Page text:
2013 – The State of Solar Cash Rebates & Tax Credits
Solar Power | February 19, 2013 | Posted by Fred Greenhalgh
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With a new year upon us, it’s time to revisit the solar energy incentive programs available to homeowners and businesses (and we’ll talk about why these are prudent investments for taxpayers in a moment).
In summary, here are the major incentive programs available:
- Uncapped 26% federal tax credit on residential solar electric (PV) and solar hot water (SHW) systems, which remains in place through 2016.
- State rebates – up to $2,000 for SHW and PV in Maine (though funds are running out), up to $3,750 for PV and $1,500 for SHW in New Hampshire, and up to $5,250 (plus the ability to claim SRECs) in Massachusetts.
- New Hampshire residents in New Hampshire Electric Co-op (NHEC) territory are eligible for an additional PV rebate up to $2,500 and $1,500 for SHW
- Uncapped 26% federal investment tax credit (http://www.dsireusa.org/incentives/incentive.cfm?Incentive_Code=US02F&
- State rebates – up to $4,000 in Maine and up to $50,000 in New Hampshire
- 50% year one bonus depreciation (with the rest coming over the next five years (http://www.dsireusa.org/incentives/incentive.cfm?Incentive_Code=US06F&)
What’s Up with the Maine Rebate?
We’ve known since last April that funding for Maine’s solar and wind rebate program was uncertain. This is due to an administrative error that caused the rebate program to fail to be renewed until after the LePage administration came into office. The LePage administration would not approve a system benefit charge (SBC) to replenish the solar/wind rebate fund, a fee that amounted to approximately $1 per utility customer per year.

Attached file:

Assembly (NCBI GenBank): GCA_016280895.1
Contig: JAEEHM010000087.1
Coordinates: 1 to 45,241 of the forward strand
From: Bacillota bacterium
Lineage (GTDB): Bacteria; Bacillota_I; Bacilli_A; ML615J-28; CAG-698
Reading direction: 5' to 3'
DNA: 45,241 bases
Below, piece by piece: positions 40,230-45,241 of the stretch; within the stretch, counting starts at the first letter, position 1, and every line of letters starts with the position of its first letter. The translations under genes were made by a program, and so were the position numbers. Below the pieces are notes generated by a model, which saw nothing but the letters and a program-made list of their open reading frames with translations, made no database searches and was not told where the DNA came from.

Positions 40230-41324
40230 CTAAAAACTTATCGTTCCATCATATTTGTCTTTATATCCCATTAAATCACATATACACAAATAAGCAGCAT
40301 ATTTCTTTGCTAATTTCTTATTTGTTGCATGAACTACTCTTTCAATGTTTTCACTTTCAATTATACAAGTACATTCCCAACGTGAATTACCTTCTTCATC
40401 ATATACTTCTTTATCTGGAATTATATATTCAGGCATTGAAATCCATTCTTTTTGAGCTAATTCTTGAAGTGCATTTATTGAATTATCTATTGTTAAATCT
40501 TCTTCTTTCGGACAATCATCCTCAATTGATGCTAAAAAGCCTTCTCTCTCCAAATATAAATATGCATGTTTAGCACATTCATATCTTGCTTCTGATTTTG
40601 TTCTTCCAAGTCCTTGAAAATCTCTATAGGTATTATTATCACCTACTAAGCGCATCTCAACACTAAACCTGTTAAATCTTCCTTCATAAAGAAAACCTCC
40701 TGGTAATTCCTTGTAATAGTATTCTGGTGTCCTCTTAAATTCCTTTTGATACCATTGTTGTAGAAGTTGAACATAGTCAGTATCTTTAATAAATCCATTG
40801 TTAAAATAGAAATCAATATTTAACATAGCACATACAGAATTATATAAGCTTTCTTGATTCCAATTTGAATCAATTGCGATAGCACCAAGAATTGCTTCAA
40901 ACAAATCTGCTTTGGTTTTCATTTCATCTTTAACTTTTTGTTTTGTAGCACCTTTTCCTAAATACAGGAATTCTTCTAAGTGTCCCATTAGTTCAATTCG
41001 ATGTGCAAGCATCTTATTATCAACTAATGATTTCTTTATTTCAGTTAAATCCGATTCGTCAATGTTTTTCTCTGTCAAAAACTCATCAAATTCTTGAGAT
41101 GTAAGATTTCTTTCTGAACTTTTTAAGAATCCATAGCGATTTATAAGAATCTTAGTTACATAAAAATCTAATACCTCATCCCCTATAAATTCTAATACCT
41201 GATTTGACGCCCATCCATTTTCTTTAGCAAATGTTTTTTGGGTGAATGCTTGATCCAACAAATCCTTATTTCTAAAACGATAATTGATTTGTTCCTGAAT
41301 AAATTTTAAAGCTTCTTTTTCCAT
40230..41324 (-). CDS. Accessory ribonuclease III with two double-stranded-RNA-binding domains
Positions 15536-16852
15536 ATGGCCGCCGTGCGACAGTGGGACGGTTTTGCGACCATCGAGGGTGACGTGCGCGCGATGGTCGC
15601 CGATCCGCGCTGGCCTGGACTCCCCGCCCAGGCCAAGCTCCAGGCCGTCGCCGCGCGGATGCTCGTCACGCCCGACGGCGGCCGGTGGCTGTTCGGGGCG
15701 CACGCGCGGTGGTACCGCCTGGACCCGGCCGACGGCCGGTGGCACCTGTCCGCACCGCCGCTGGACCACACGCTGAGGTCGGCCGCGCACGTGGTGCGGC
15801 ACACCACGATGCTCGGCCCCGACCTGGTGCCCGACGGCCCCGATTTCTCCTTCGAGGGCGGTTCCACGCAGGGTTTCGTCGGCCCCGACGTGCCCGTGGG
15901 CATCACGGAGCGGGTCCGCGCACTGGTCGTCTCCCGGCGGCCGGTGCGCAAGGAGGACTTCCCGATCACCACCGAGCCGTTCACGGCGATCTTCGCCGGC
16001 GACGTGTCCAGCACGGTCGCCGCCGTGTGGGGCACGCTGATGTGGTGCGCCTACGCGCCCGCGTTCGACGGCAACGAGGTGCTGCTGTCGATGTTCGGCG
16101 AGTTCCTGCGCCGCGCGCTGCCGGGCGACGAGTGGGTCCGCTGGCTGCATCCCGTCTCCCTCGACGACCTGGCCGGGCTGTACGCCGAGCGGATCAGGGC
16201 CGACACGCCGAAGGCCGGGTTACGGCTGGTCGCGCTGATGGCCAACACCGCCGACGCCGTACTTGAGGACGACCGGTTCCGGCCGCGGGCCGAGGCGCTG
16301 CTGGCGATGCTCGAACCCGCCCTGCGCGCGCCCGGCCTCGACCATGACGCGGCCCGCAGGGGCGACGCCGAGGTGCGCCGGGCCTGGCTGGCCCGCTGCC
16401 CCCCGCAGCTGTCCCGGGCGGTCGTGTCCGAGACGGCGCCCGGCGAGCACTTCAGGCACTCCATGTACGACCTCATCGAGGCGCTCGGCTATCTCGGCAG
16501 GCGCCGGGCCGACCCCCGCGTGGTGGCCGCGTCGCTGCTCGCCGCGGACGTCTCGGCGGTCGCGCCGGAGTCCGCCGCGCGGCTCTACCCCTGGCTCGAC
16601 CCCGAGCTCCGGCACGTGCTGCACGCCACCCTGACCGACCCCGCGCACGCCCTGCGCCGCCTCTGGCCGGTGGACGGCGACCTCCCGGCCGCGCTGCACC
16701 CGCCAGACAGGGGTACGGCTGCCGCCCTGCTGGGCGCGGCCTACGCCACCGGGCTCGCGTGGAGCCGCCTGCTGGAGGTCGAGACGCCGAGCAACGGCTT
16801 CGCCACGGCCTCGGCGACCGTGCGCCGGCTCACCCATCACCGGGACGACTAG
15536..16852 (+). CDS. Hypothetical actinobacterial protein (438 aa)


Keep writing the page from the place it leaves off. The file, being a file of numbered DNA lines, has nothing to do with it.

A year later, it appears that the current solar rebates (funding collected pre-2010) will be fully reserved by May of this year. To repeat: if you wish to benefit from Maine’s $2,000 solar hot water or solar electric rebate, you should get moving on your project before May.
ReVision Energy, along with colleagues in the renewable energy space, are working with Efficiency Maine and the state legislature to advocate for a continuation of the funding program (which has attracted roughly $11 of private investment for every dollar spent by the state). Details are forthcoming and we will be calling on Maine’s solar advocates to help us get the word to the State that solar rebates make sense!